Welcome to My Red Cape. Long ago in another time my husband Jack and I lived in a little old red house. It was the stuff of dreams to us for the few years that we were there. I live there still a number of hours every day in imagination, with old dolls and paintings and fabrics and feather trees. I draw inspiration and happiness from the memories of that space in time and share some of it here with friends who remember how to step with Alice through the looking glass and take delight in whimsies and antiquities.

For more than sixty years I have studied, collected, repaired, and bought and sold antique dolls. They have been back ground music in my life at every stage, sometimes louder, sometimes subdued, but always there with me. To see only the posts about dolls on this blog, click the banner on the right titled Dolls for My Red Cape. Keep clicking “Older Posts” to see more. Some of the posts featuring rug hooking are gathered under the banner For Cathy. From time to time items are offered for sale under the banner “O’Neill’s Antiques” which was our shop name for many years. ~Edyth O’Neill

Monday, July 4, 2016

Early Fabrics for Doll Clothes

I am waist deep in projects.  See how the twins are today?  I am trying to form an approach to strengthening their damaged leather arms.  The girls are watching me sort through fabrics and joining in sometimes with opinions. 


I have been searching through boxes of old fabrics to find the right thing for the little Mad Alice doll.  I have a huge stash of such in shelving in my garage.  Here she is trying an oversized print. the design is about the age of the doll I believe.  Rachael you can enlighten us on that.  I recall a delightful small doll dress in the Richard Wright collection made of an oversized print with these colors. I am not quite sure if little Alice can carry this off.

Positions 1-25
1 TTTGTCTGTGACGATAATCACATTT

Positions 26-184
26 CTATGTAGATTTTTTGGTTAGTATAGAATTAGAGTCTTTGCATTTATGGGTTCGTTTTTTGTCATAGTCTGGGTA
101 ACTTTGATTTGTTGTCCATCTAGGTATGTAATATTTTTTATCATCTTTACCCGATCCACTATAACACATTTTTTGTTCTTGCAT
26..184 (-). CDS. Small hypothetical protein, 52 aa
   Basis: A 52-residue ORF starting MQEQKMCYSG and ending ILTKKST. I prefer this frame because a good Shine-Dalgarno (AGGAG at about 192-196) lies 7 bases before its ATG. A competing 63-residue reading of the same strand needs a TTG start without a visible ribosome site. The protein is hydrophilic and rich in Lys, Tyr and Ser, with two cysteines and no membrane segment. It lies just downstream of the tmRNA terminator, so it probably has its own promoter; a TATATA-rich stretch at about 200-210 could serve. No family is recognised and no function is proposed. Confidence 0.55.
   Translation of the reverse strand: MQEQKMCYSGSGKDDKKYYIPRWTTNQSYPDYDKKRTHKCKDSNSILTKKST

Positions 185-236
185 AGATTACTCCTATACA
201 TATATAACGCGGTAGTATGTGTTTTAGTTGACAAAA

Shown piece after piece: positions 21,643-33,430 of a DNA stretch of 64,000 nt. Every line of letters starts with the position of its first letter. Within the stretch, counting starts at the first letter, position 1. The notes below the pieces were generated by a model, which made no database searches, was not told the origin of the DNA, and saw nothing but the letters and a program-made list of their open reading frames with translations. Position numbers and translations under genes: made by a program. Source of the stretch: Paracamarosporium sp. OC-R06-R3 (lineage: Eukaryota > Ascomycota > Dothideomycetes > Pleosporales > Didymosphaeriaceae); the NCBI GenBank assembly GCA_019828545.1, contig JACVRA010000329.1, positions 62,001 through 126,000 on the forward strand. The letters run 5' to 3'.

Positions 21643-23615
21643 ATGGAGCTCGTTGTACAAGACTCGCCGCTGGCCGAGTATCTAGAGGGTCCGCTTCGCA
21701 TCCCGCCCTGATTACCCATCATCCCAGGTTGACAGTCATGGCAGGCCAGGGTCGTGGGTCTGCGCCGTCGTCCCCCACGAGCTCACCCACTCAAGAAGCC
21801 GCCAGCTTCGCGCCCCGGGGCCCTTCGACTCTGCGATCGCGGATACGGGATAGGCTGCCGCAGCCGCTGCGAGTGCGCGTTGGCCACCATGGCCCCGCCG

Some of the fabrics in my scrap boxes have been with me quite a long time. A very few came from my Mother's sewing in the 1950's.  I recognize the tiny check she used for doll house curtains, and a scrap of Pennsylvania Dutch design in mustard color with tulips and birds.  Does this give you some idea how hard it is for me to keep house or "God forbid,"  move?  Yes we had a house fire sometime back, but my studio was untouched in a separate building.  Like many of us I have tons of fabric and add to it right along. Insanity! 

In the 1980's Jack and I bought a country sofa from Barbara and Don Ladd of Connecticut.  Properly made as it was from an old rope bed, this one needed fresh strong ropes and to be recovered.  After we got it home to our shop in Texas, a full day went into taking off the layers of old fabrics. Jack and I were both curious and excited about what all came out of the sofa!   As interesting as the coverings if not more so were the things used as padding.  There was a  polished brown chintz print so fragile and so beautiful I have never figured out what to do with it but have never parted with a thread of it.  It is still with me!